On May 26, 2015, the US Fish & Wildlife Service (FWS) announced its intent to prepare a programmatic environmental impact statement (PEIS) pursuant to the National Environmental Policy Act (NEPA) to evaluate a proposal to authorize the “incidental take” of migratory birds under the Migratory Bird Treaty Act (MBTA).1 FWS is considering various rulemaking avenues to update and clarify its permitting system that would allow unintentional impacts to migratory birds, of which more than 1,000 species are protected under the MBTA. At this stage, FWS has merely opened a public comment period (ending July 27, 2015) on the scope of the PEIS and has not formulated any specific regulations governing the controversial issue of “incidental take” under the statute.2 According to the announcement, potential actions could include:
- General incidental take permits for “certain hazards to birds associated with particular industry sectors”3 (e.g., take caused by electrocution or collision with transmission lines, provided the operators have taken appropriate preventive measures);
- Individual permits for incidental take to account for site-specific factors and activities not subject to general permits;
- Drafting of new or amendment of existing memoranda of understanding with other federal agencies allowing incidental take by those agencies and potentially allowing other agencies to authorize private incidental take; and
- Development of voluntary guidance for industries to minimize incidental take.
Though just the beginning of a lengthy process, such a permitting program could be a significant regulatory development, particularly for projects that face enforcement risk under the MBTA, such as transmission lines and wind farms. To date, FWS has authorized permits only for intentional take (such as removal of overpopulated or dangerous birds),4 but not for unintentional harm associated with otherwise legal activity. The MBTA is thus a “strict liability” statute, providing no defense for actors who accidentally violate the law. FWS exercises considerable enforcement discretion under the MBTA, and penalties for violations can be significant. In 2013, for example, Duke Energy paid $1 million for two misdemeanor charges under the MBTA for avian impacts at two wind farms in Wyoming. Plea Agreement at 2, United States v. Duke Energy Renewables, Inc., No. CR13-CR268R (D. Wyo. Nov. 7, 2013).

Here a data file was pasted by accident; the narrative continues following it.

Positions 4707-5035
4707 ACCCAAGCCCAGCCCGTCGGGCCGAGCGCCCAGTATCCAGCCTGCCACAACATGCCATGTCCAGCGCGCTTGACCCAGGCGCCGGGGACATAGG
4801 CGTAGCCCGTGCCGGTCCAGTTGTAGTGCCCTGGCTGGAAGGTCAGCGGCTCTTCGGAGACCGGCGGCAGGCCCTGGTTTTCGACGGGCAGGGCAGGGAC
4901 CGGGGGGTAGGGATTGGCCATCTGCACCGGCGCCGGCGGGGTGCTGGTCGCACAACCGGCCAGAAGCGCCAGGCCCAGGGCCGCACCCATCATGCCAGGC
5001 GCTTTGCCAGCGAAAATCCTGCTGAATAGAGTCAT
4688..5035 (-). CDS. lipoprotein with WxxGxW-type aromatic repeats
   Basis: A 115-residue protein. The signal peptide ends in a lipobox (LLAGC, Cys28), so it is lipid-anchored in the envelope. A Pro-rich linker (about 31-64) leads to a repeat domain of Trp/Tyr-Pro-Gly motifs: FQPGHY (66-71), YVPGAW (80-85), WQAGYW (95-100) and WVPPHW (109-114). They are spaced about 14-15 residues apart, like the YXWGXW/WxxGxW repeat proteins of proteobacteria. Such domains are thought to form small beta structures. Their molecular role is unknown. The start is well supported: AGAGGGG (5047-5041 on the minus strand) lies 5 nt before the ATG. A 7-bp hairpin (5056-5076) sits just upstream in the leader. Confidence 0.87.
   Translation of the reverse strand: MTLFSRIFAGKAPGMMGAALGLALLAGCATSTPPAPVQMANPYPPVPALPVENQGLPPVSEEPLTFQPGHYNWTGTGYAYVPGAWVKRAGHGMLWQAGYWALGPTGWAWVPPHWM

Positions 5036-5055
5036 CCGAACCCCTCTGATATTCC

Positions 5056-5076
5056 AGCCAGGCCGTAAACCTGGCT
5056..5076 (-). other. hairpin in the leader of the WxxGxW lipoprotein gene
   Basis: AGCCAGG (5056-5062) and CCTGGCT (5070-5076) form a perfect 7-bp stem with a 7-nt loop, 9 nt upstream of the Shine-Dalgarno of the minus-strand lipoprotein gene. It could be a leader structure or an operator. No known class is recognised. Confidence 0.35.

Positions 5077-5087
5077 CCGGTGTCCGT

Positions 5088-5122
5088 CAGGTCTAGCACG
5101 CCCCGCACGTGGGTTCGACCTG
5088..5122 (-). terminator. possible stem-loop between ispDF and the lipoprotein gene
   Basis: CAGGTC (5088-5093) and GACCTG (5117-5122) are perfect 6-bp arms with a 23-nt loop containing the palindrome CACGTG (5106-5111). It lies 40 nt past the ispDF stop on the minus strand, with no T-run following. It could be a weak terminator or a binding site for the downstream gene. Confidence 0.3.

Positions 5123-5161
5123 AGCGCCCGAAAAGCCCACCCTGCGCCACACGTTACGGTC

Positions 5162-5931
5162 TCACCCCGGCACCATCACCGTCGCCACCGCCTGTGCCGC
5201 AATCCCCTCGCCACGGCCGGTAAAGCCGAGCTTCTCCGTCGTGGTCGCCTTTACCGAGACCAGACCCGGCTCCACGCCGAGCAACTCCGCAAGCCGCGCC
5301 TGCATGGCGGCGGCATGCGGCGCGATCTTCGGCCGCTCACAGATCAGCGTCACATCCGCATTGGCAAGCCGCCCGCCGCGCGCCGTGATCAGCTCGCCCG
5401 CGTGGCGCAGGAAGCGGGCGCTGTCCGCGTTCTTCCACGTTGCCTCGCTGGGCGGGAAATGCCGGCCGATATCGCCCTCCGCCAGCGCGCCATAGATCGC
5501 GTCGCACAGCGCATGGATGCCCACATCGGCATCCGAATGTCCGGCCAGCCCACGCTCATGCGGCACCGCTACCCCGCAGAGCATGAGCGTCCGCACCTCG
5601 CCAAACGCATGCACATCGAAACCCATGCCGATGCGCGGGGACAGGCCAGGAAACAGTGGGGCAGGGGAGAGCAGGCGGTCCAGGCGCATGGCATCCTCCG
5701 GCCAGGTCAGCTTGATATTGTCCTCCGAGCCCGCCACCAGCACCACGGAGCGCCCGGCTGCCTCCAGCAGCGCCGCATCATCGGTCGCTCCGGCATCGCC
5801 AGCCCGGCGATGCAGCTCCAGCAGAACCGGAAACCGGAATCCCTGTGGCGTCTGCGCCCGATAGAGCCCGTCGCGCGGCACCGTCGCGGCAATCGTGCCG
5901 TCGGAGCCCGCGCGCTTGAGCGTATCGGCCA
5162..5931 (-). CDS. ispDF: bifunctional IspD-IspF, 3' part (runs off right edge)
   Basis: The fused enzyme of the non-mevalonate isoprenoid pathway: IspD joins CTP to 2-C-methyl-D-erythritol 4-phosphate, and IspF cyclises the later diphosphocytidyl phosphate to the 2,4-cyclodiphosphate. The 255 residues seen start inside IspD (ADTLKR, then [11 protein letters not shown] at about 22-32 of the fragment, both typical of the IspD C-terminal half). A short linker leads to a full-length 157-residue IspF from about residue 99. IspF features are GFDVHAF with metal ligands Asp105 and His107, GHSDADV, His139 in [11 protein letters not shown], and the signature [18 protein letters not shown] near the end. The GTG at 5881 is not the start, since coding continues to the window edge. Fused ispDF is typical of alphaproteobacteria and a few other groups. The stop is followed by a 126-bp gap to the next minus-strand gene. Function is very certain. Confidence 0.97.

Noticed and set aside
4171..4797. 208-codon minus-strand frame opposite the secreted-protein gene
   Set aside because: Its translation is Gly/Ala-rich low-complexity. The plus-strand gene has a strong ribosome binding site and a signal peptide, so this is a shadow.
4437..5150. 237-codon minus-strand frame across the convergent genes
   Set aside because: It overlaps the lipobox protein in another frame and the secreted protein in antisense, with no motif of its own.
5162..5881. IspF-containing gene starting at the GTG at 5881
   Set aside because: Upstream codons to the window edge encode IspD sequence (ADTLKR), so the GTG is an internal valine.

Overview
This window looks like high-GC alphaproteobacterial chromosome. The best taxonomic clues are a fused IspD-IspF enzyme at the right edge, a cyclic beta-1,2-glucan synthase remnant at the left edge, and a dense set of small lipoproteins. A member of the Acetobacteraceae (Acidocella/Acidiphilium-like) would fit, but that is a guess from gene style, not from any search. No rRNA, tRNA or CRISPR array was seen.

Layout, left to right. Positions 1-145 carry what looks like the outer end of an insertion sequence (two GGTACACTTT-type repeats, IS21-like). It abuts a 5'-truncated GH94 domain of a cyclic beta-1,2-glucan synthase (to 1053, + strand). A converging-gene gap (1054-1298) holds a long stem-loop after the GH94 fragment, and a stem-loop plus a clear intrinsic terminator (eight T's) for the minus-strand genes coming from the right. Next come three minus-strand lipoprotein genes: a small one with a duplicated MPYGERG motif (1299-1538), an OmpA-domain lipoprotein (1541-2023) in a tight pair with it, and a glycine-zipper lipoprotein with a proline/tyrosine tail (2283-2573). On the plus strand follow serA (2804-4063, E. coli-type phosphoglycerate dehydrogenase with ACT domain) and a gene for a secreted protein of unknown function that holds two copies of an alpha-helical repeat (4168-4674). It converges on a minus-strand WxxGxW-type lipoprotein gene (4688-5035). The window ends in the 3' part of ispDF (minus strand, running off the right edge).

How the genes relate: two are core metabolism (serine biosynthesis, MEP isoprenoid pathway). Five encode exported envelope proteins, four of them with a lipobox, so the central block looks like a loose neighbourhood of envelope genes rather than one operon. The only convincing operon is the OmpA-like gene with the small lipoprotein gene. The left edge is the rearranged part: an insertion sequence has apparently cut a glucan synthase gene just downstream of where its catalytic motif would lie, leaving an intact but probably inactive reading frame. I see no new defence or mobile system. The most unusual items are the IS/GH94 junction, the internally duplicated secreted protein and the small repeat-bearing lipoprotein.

FWS’s potential new rulemaking could provide a mechanism for avoiding liability for unintended take under the MBTA, similar to the incidental take permits currently available under the Endangered Species Act (ESA). Significant regulatory requirements in the form of mitigation and compliance monitoring are likely to be involved with any incidental take permitting program. In addition, NEPA review will be required for the issuance of each individual take permit, as it is under the ESA, which can significantly increase the time and cost required to obtain a permit.
Although FWS intends to establish a streamlined permit application process, the agency has come under criticism for recent efforts to do so under the Bald and Golden Eagle Protection Act (BGEPA). Eagle take permits have been granted exceedingly rarely, and lawsuits and the lengthy NEPA process have delayed measures designed to simplify permit conditions. Participation in the rulemaking from the beginning is thus critical for all interested parties.